‘A physician has no right to withhold from a prospective volunteer any fact which he knows may influence the decision. It is the volunteer’s decision to make. . . . There is evidenced in the record in this proceeding an attitude on the part of some physicians . . . that the patient’s consent is an empty formality. Deliberate nondisclosure of the material fact is no different from deliberate misrepresentation of such a fact. . . . The alleged oral consents that they obtained after deliberately withholding this information were not informed consents and were, for this reason, fraudulently obtained‘.
The Willowbrook State School Case
An institution on Staten Island, New York, it was then classified in a manner unthinkable today, a mere 60 years later, namely, as a place for ‘defective children‘. Originally designed to house 3000, by 1963 it housed >6000. With the children’s severe developmental impairments amplified by poor oversight, large numbers weren’t even properly toilet trained. Unsurprisingly, such conditions not just predisposed to but also facilitated easy spread of fecal-borne infections. For example, in 1954, many children contracted hepatitis (presumably hepatitis A) within 6 to 12 months of living at Willowbrook.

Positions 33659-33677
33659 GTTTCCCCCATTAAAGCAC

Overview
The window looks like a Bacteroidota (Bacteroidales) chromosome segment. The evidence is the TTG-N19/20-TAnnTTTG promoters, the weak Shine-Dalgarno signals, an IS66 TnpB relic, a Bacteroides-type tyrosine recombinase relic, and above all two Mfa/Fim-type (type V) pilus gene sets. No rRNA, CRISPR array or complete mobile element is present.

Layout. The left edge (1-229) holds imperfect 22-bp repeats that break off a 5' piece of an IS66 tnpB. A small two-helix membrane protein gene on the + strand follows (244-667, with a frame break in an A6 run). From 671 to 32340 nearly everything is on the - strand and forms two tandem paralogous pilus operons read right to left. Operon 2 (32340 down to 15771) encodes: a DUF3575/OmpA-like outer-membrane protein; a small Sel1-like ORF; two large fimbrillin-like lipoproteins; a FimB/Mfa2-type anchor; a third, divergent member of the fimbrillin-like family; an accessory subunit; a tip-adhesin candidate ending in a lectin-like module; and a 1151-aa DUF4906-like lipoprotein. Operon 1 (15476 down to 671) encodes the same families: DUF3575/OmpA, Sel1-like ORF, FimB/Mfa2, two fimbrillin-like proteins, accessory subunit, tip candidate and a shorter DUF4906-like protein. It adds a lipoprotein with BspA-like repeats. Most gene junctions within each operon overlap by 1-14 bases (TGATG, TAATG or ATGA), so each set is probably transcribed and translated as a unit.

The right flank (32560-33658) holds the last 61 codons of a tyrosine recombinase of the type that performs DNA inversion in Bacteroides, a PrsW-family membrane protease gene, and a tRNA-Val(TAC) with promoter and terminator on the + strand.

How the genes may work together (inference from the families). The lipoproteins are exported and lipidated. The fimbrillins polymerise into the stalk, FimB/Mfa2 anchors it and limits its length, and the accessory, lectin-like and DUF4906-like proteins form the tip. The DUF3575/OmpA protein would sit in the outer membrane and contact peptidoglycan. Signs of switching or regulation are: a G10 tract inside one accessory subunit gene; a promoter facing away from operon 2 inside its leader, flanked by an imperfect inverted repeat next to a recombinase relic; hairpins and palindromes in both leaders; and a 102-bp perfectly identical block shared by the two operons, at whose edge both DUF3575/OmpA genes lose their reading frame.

In 1956, Saul Krugman and colleagues started a series of experiments to develop an effective prophylactic. Funded by the US Armed Forces Epidemiological Board, the US Army Medical Research and Development Command, the Health Research Council of the City of New York, and several committees at New York University School of Medicine, including its Committee on Human Experimentation, they deliberately infected newly admitted patients with isolated hepatitis virus strains. Of the 10,000 children admitted to Willowbrook after 1956, ~ 750 to 800 were sent to Krugman’s special hepatitis unit. Wards of the state never included in the studies, the children’s parents had given written consent. At first, parents were informed by either letter or personal interview. Later, informed consent entailed groups discussions with parents of prospective parents.
From the beginning, these studies were on the radar of Henry K. Beecher. With a decidedly murky ethical background himself, nevertheless, by the 1960s he’d emerged a pioneer of informed consent with his publication in 1959 of ‘Experimentation in Man‘. Beecher first listed the Willowbrook study in 1966 as one of 22 ‘ethically dubious‘ experiments. His repeat highlighting of this study in his 1970 book, Research and the Individual, brought the matter to the public’s attention. Criticism gained momentum with the theologian Paul Ramsey joining in and with Stephen Goldby publishing a sharply critical letter in the Lancet in April 1971 (11), with the full support of the Lancet editors who publicly apologized for having previously overlooked the issue of informed consent.